November 23, 2019 • VermontPrint storyE-mail story

Caucus: Emissions reduction mandate is linchpin of session’s climate legislation

St. JOHNSBURY – The Legislature’s inaction on climate action bills last session may be reversed next time around as a key House lawmaker and climate caucus members plan to move more sweeping climate legislation next session. The legislative Vermont Climate Solutions Caucus both promoted and explained its plans while hearing the public’s concerns at a forum Wednesday night in St. Johnsbury. (Additional forums are listed at the end of this article.) Rep. Sarah Copeland-Hanzas, D-Bradford, said the caucus was frustrated by . . . Complete story »


November 14, 2019 • VermontPrint storyE-mail story

Public Utilities Commission: wrong time for appeal over Kidder Hill tower

IRASBURG – The Vermont Public Utilities Commission says it’s too soon to discuss whether Kidder Hill property owner David Blittersdorf should have put up a wind test tower without a permit. The commission ruled last week that they want to see a recommendation from the commission’s hearing officer first on whether Blittersdorf should be penalized. The hearing officer, John Cotter, issued an order Sept. 12 that renewable energy developer Blittersdorf should have sought a certificate of public good for a meteorological . . . Complete story »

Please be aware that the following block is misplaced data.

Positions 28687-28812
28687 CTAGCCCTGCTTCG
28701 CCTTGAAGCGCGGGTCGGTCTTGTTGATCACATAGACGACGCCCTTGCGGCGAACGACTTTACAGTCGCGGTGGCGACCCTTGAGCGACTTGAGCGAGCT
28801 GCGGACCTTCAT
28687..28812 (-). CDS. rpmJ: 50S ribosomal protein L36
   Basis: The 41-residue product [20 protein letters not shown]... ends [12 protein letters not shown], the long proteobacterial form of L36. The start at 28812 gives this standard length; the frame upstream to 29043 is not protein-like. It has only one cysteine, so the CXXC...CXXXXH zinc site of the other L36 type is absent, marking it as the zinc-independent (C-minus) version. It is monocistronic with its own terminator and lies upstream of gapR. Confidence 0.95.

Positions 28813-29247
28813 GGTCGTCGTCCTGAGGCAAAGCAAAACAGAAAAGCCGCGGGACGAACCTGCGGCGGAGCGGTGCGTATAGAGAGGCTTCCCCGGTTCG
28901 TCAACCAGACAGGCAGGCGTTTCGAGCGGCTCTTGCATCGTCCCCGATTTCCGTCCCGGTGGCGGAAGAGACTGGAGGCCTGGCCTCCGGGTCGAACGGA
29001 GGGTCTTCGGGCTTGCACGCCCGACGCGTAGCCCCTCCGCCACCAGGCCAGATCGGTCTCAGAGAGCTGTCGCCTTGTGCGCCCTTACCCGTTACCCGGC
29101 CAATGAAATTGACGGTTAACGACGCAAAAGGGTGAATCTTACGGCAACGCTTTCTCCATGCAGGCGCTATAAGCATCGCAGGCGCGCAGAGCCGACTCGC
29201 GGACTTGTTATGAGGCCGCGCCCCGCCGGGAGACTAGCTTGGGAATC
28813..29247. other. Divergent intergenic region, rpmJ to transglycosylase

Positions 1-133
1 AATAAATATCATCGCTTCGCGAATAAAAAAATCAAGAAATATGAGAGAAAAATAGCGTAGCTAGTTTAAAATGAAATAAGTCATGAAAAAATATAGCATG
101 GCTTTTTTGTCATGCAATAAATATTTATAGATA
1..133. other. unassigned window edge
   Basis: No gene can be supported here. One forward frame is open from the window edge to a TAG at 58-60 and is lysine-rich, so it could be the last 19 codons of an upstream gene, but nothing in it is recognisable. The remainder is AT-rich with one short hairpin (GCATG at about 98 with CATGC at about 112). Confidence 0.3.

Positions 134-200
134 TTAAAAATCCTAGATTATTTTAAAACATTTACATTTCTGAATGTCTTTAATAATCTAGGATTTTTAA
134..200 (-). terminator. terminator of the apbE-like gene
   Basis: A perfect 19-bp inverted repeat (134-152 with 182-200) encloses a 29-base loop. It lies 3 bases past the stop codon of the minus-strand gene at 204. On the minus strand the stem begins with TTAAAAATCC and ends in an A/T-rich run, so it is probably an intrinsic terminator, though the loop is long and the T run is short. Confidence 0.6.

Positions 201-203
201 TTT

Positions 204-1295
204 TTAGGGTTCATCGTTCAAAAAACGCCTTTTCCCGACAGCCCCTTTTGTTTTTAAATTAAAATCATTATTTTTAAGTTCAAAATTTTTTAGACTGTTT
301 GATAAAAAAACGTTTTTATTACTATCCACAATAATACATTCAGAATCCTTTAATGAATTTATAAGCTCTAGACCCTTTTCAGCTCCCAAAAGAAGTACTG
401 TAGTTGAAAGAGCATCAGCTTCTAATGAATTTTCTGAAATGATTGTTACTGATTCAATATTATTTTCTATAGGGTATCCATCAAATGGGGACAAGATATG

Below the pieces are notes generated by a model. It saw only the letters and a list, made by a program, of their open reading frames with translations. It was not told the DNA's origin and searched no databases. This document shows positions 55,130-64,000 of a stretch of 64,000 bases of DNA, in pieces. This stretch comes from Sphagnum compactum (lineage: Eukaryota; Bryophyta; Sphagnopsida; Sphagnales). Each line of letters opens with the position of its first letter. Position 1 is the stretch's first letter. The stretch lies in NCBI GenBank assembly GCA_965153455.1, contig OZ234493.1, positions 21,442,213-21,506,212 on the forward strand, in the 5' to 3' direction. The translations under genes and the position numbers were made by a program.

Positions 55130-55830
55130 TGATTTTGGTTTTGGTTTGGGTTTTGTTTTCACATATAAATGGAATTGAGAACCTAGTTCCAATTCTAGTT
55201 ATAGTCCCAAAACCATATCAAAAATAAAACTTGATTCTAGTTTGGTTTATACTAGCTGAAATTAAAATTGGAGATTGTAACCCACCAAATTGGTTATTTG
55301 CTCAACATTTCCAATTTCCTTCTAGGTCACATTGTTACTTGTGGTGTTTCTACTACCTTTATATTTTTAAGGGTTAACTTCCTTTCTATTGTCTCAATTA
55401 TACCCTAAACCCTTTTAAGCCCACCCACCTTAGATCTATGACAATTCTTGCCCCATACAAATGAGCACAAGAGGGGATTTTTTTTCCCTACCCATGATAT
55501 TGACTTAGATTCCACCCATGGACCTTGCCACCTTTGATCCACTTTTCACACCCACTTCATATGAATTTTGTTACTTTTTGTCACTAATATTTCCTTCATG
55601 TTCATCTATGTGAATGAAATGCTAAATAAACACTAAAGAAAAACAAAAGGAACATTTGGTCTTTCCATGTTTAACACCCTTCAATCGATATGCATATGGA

October 15, 2019 • VermontPrint storyE-mail story

Brandon adopts energy plan, expects regional commission will approve

The PUC has permitting authority over all energy generation projects in Vermont. Its authority overrides local zoning laws. A few years ago, after hearing complaints from municipalities over this, the Legislature passed a law allowing local governments to gain “substantial deference” before the PUC on proposed energy projects. Towns were already considered “intervenors” in these matters, but having substantial deference requires the PUC to give more weight to town concerns. To gain this status, the town in question must have adopted an enhanced energy plan that meets the state’s criteria. Complete story »


October 15, 2019 • VermontPrint storyE-mail story

PUC won’t change decision over smaller turbine for Holland farm

HOLLAND – The Vermont Public Utilities Commission won’t reconsider a decision to allow a developer to propose a smaller wind turbine for Dairy Air Farm in Holland. The commission in July allowed Dairy Air Wind to amend its standard-offer contract with state electricity utilities to extend the deadline to raise the turbine – if granted a certificate of public good – until after all appeals are resolved. Complete story »


October 4, 2019 • VermontPrint storyE-mail story

Biologist to speak on effect of wind turbines on black bears

BENNINGTON – Jaclyn Comeau, a wildlife biologist with the Vermont Fish and Wildlife Department, will talk about the research she has been conducting on the effect of wind turbines on the black bear population at 2 p.m. Oct. 20 at the Bennington Museum. The talk is a program of the Bennington Historical Society, and is free and open to the public. For many years, Comeau has been studying the effects of wind turbines on the black bear population in Searsburg and . . . Complete story »